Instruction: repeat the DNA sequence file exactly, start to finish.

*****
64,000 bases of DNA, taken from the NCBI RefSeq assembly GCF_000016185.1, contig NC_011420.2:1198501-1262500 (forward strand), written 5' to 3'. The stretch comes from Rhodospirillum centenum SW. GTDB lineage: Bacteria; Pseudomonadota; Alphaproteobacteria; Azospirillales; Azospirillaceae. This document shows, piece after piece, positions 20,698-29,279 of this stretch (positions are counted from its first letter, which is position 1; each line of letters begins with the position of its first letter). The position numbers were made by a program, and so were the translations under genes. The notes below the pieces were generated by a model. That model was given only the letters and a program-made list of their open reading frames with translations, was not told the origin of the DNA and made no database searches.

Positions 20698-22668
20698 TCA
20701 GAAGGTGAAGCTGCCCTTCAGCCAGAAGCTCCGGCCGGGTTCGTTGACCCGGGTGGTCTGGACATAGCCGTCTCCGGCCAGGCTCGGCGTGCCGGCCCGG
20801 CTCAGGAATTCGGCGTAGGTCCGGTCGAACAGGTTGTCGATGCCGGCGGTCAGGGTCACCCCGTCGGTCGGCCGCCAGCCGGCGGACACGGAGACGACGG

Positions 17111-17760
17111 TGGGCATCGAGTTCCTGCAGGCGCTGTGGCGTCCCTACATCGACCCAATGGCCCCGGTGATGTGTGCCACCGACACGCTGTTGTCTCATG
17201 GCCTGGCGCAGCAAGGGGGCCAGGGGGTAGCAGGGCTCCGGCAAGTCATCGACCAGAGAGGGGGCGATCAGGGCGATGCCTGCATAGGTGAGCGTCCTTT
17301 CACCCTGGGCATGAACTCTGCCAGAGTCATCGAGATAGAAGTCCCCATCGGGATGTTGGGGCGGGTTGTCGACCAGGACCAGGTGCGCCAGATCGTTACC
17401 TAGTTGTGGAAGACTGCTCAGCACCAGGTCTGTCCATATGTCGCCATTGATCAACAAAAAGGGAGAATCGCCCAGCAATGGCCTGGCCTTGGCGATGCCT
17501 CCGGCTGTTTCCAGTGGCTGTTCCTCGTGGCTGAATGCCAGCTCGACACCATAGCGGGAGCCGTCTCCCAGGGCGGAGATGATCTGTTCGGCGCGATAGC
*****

64,000 bases of DNA, taken from the NCBI RefSeq assembly GCF_000016185.1, contig NC_011420.2:1198501-1262500 (forward strand), written 5' to 3'. The stretch comes from Rhodospirillum centenum SW. GTDB lineage: Bacteria; Pseudomonadota; Alphaproteobacteria; Azospirillales; Azospirillaceae. This document shows, piece after piece, positions 20,698-29,279 of this stretch (positions are counted from its first letter, which is position 1; each line of letters begins with the position of its first letter). The position numbers were made by a program, and so were the translations under genes. The notes below the pieces were generated by a model. That model was given only the letters and a program-made list of their open reading frames with translations, was not told the origin of the DNA and made no database searches.

Positions 20698-22668
20698 TCA
20701 GAAGGTGAAGCTGCCCTTCAGCCAGAAGCTCCGGCCGGGTTCGTTGACCCGGGTGGTCTGGACATAGCCGTCTCCGGCCAGGCTCGGCGTGCCGGCCCGG
20801 CTCAGGAATTCGGCGTAGGTCCGGTCGAACAGGTTGTCGATGCCGGCGGTCAGGGTCACCCCGTCGGTCGGCCGCCAGCCGGCGGACACGGAGACGACGG

Positions 17111-17760
17111 TGGGCATCGAGTTCCTGCAGGCGCTGTGGCGTCCCTACATCGACCCAATGGCCCCGGTGATGTGTGCCACCGACACGCTGTTGTCTCATG
17201 GCCTGGCGCAGCAAGGGGGCCAGGGGGTAGCAGGGCTCCGGCAAGTCATCGACCAGAGAGGGGGCGATCAGGGCGATGCCTGCATAGGTGAGCGTCCTTT
17301 CACCCTGGGCATGAACTCTGCCAGAGTCATCGAGATAGAAGTCCCCATCGGGATGTTGGGGCGGGTTGTCGACCAGGACCAGGTGCGCCAGATCGTTACC
17401 TAGTTGTGGAAGACTGCTCAGCACCAGGTCTGTCCATATGTCGCCATTGATCAACAAAAAGGGAGAATCGCCCAGCAATGGCCTGGCCTTGGCGATGCCT
17501 CCGGCTGTTTCCAGTGGCTGTTCCTCGTGGCTGAATGCCAGCTCGACACCATAGCGGGAGCCGTCTCCCAGGGCGGAGATGATCTGTTCGGCGCGATAGC